The helpline provided 3,135 counselling sessions for anxious pupils in the last 12 months - equivalent to almost nine a day - which is a rise of 11 per cent over the last two years.
And the data shows that volunteers at the charity’s base in Leeds delivered 137 online exam-related counselling sessions during this period.
The findings come in the week that 11-year-olds across England take their Sats tests and as teenagers prepare for upcoming GCSEs and A-levels.
Five Lanes Primary, in Leeds, ran a series of confidence-boosting sessions for Year 6 pupils ahead of this year’s Sats, which finished yesterday, in a bid to tackle anxiety, as well as a series of relaxation activities.
But headteacher Jo Fiddes said she was left heartbroken when pupils told her they had struggled to sleep the night before their exams, with some breaking down in tears in the middle of the tests.
She said: “Students and teachers get stressed and it’s down to league tables and Ofsted really.
“I have had children burst into tears this week in the middle of an exam. It’s heartbreaking. It’s a horrible system and I’m not surprised at these figures.
“I think Sats are cruel for children and they are an unnecessary pressure. What has happened to having a childhood?
“Some of the questions are quite difficult and if there are two or three in a row that pupils can’t get, you can see their shoulders slump and heads go down and they feel like they have failed.
“We have had pupils who couldn’t get to sleep worrying about their maths test at the age of 11. It’s ridiculous.”
Children aged 12 to 15 are the most likely to seek help over exam stress, but this year the biggest rise was among 16-18-year-olds, many of whom will have been studying for A-levels, according to Childline.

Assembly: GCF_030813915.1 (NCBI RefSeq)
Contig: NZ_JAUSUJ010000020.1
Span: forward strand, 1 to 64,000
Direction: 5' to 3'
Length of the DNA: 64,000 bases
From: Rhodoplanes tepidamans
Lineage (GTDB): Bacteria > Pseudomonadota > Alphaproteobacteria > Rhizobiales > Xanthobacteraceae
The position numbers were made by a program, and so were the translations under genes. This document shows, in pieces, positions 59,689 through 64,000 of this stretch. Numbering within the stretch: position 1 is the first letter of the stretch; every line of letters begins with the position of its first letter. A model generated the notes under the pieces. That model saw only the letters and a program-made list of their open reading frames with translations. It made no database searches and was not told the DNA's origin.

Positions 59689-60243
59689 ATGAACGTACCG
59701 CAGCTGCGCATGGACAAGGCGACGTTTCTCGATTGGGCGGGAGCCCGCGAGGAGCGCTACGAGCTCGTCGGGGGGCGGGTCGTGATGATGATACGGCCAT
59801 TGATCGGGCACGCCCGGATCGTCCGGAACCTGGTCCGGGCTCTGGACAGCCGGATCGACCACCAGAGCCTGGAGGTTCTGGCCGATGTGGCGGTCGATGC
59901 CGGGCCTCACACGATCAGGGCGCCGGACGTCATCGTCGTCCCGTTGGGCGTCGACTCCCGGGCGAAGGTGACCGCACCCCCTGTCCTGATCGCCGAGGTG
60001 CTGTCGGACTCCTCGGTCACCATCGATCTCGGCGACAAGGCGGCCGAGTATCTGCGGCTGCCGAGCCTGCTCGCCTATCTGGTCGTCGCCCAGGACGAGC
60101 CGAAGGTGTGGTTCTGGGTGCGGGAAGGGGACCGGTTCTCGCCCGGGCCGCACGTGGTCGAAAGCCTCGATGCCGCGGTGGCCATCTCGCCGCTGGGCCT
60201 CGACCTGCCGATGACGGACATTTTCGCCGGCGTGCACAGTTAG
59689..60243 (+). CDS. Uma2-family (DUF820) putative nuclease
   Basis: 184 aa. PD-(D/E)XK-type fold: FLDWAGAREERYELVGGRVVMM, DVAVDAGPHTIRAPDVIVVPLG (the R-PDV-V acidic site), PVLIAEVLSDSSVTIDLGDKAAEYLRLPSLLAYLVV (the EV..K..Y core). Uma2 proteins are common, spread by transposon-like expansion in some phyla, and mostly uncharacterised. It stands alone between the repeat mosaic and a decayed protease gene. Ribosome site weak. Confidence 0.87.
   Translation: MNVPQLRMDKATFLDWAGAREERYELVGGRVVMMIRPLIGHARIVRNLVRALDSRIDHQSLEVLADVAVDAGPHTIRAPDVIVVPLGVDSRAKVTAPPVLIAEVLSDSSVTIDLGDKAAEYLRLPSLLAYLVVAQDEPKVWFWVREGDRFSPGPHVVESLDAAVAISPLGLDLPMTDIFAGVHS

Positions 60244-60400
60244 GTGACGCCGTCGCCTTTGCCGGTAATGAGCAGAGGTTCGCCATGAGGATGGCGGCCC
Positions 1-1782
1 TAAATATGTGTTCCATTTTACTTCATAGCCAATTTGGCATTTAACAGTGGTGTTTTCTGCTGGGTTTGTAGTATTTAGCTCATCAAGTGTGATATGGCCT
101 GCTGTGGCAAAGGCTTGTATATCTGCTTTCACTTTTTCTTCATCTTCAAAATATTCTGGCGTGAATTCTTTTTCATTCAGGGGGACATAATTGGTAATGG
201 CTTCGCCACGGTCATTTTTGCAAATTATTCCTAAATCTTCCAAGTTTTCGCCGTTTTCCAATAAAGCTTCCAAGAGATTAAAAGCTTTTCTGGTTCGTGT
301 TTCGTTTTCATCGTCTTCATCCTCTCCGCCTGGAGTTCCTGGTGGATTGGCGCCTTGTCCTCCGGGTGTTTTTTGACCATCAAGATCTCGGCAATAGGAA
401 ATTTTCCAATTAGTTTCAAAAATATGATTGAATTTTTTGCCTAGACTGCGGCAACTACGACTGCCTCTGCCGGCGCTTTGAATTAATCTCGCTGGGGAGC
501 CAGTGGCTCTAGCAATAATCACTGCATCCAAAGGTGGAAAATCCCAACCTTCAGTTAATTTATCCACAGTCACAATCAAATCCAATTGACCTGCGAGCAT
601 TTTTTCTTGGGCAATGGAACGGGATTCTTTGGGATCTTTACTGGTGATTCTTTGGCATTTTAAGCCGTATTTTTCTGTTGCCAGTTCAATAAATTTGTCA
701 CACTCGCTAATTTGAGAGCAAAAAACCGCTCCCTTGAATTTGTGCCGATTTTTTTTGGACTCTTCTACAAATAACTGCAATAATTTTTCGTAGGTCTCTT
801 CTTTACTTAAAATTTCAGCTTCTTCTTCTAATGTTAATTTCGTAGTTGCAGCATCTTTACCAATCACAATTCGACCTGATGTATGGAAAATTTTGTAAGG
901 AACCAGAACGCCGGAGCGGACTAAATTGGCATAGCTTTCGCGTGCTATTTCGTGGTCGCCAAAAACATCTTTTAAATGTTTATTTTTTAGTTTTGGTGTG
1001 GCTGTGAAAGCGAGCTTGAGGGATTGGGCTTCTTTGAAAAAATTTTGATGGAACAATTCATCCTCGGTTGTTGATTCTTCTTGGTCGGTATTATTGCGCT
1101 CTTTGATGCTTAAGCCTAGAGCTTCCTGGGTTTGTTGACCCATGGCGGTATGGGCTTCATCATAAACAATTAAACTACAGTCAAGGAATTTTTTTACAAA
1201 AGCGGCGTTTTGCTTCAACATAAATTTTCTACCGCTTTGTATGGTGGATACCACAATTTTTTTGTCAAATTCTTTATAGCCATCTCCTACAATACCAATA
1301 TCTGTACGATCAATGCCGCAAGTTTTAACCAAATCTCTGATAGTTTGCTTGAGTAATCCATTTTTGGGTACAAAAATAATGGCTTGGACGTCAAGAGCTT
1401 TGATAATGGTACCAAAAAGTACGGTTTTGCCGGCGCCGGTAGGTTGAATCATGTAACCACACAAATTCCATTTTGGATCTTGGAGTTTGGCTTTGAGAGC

Steven Rippin, assistant headteacher at Tapton School, in Sheffield, which was selected to run a pilot scheme as part of the citys’ Healthy Minds programme, which is now being rolled out to 40 schools, said: “Unfortunately the figures don’t surprise me. It’s down to a number of changes being made to the examination process. If you look at GCSEs for example they are moving towards longer exams, which are all sat at the end of the course. So that puts more pressure on students as they haven’t got anything ticked off along the way.”
Mr Rippin said more emphasis was being placed on exams, rather than coursework.
“Coupled with that I think students want to do well and that puts them under pressure as well,” he added.
Tapton has taken a number of measures to combat the issue, including running mock exams to prepare students and holding a presentation on exam stress for parents in partnership with the Child and Adolescent Mental Health Service. Healthy minds champions are also based at the school.
Mr Rippin said: “You get worried and anxious students as they know how much it counts. The reality is the exam system puts a lot of pressure on students. It’s not my making or my choice, but that’s the reality that every school up and down the country faces. We have to do the best we can to prepare students for that system and that process.”